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Green Pitcher Plant - Sarracenia oreophila


Family: Sarraceniaceae - Pitcher-plant family Genus Common Name: Pitcherplant Native Status: Native
Sarracenia oreophila - Green Pitcher Plant. This plant is critically endangered due to habitat destruction, both by development and agricultural use, and by plant collection by carnivorous plant enthusiasts and commercial dealers. There are about 35 known populations now: 5 counties in Alabama, 1 county in Georgia and 1 county in North Carolina. Formerly it was found in 7 additional counties in GA & AL. It was also known in one county in Tennessee, which is why the distribution on the USDA map includes TN. The Nature Conservancy has acquired three sites, the single Georgia location, a site in North Carolina, and one other site.

S. oreophila grows from a rhizome which may produce multiple pitchers, flowers, and leaves. While rhizomes are the principal mode of reproduction, it also produces seeds from its interesting flower.

Reference: Recovery Plan Green Pitcher Plant (Sarracenia oreophila) - U.S. Fish and Wildlife Service, Southeast Region, Atlanta, Georgia

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Sarracenia oreophila

Distribution of Sarracenia oreophila in the United States and Canada:
USDA Plants Distribution Map temporarily unavailable.
Blue=Native; Grey=Introduced

Map from USDA Plants Database:
USDA, NRCS. 2017. The PLANTS Database (http://plants.usda.gov, 24 Nov 2017). National Plant Data Team, Greensboro, NC 27401-4901 USA.

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Site: Reed Branch Wet Meadow Preserve, Towns County, GA Date: 2010-May-01Photographer: Gerald C. Williamson
The green pitcher plant has a hooded opening into which insects are drawn by the odor, and are prevented from escaping by hairs within the plant, where the insect is digested.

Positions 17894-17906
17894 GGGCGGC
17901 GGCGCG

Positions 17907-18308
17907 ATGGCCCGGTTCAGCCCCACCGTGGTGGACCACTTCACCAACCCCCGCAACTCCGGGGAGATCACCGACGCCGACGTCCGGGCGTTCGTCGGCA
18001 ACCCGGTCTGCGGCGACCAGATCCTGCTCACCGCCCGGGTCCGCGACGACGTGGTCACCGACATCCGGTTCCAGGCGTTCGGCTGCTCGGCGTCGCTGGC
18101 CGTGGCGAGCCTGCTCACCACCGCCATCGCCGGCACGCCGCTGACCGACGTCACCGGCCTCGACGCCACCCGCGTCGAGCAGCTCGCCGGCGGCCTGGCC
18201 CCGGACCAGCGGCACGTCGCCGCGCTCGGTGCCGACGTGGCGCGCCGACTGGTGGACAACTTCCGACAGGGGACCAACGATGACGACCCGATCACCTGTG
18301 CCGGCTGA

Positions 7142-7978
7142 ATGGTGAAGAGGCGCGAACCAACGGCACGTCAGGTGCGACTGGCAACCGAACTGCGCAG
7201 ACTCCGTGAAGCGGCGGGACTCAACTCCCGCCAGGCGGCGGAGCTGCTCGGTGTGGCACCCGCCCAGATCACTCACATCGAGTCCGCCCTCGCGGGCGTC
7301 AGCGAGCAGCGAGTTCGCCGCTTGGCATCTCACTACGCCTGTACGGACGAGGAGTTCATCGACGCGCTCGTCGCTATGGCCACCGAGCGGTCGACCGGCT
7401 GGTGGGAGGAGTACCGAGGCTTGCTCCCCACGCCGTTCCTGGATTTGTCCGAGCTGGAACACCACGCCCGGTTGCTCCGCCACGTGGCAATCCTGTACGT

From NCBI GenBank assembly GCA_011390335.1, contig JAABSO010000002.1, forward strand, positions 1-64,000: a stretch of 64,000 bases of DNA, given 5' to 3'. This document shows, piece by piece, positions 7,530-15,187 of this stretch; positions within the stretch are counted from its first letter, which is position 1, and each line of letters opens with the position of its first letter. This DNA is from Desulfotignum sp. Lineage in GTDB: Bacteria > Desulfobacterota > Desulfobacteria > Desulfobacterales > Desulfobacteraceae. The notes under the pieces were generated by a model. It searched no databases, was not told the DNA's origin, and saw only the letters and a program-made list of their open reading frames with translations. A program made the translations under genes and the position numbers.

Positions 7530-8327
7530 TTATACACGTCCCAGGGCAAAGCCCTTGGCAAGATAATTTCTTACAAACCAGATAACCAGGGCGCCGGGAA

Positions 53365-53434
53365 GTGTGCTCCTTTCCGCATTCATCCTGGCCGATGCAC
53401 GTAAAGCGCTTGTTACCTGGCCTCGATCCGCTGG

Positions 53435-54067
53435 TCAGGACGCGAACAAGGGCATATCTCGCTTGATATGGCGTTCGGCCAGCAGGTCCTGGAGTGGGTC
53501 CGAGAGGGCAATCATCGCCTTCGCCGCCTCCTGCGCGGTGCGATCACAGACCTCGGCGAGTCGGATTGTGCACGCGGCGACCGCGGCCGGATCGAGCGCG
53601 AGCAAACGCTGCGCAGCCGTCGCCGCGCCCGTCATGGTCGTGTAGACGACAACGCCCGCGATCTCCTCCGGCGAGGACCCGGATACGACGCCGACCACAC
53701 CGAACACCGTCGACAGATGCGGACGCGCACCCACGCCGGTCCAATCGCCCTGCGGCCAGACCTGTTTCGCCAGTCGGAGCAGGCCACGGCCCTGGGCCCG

Sarracenia oreophila

Site: Reed Branch Wet Meadow Preserve, Towns County, GA Date: 2010-May-01Photographer: Gerald C Williamson
Nikon D60
1/30f/11 ISO200
Tamron SP 90MM f/2.8 AF Macro
90mm (135 equiv)
The blossom of the green pitcher plant droops from a smooth scape. Here you see the bracts, green sepals, and emerging petals, which will elongate and will become more yellow when the blossom is fully open.
Click on the photo for a larger image
Sarracenia oreophila

Site: Reed Branch Wet Meadow Preserve, Towns County, GA Date: 2011-May-02Photographer: Gerald C Williamson
Nikon D7000
Tamron SP 90MM f/2.8 AF Macro
The blossom of the Green Pitcher Plant nearly fully opened.
Click on the photo for a larger image
Sarracenia oreophila

Site: Reed Branch Wet Meadow Preserve, Towns County, GA Date: 2010-May-01Photographer: Gerald C Williamson
Nikon D60
1/125f/5.3 ISO400
Sigma DG 120-400mm
165mm (247 equiv)
This cluster of pitchers and flower stalks are probably rising from single rhizome.
Click on the photo for a larger image
Sarracenia oreophila

Site: Reed Branch Wet Meadow Preserve, Towns County, GA Date: 2010-April-30Photographer: Gerald C Williamson
Nikon D60
Tamron SP 90MM f/2.8 AF Macro
The Green Pitcher Plant grows in boggy areas that are similar to those found in coastal areas, sometimes along with other plants which are normally expected to be found in coastal regions. The areas where it grows have naturally reduced plant diversity (and thus reduced competition) by either routine flooding or by fire.

The Read Branch Wet Meadow Preserve is the only location in Georgia where the Green Pitcher Plant is found, and the only remaining low mountain seepage bog in Georgia. The Nature Conservancy manages the site, and permission must be obtained prior to a visit. Tread lightly and help preserve this rare plant and site!
Click on the photo for a larger image
Sarracenia oreophila

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All content except USDA Plants Database map Copyright Gerald C. Williamson 2017
Photographs Copyright owned by the named photographer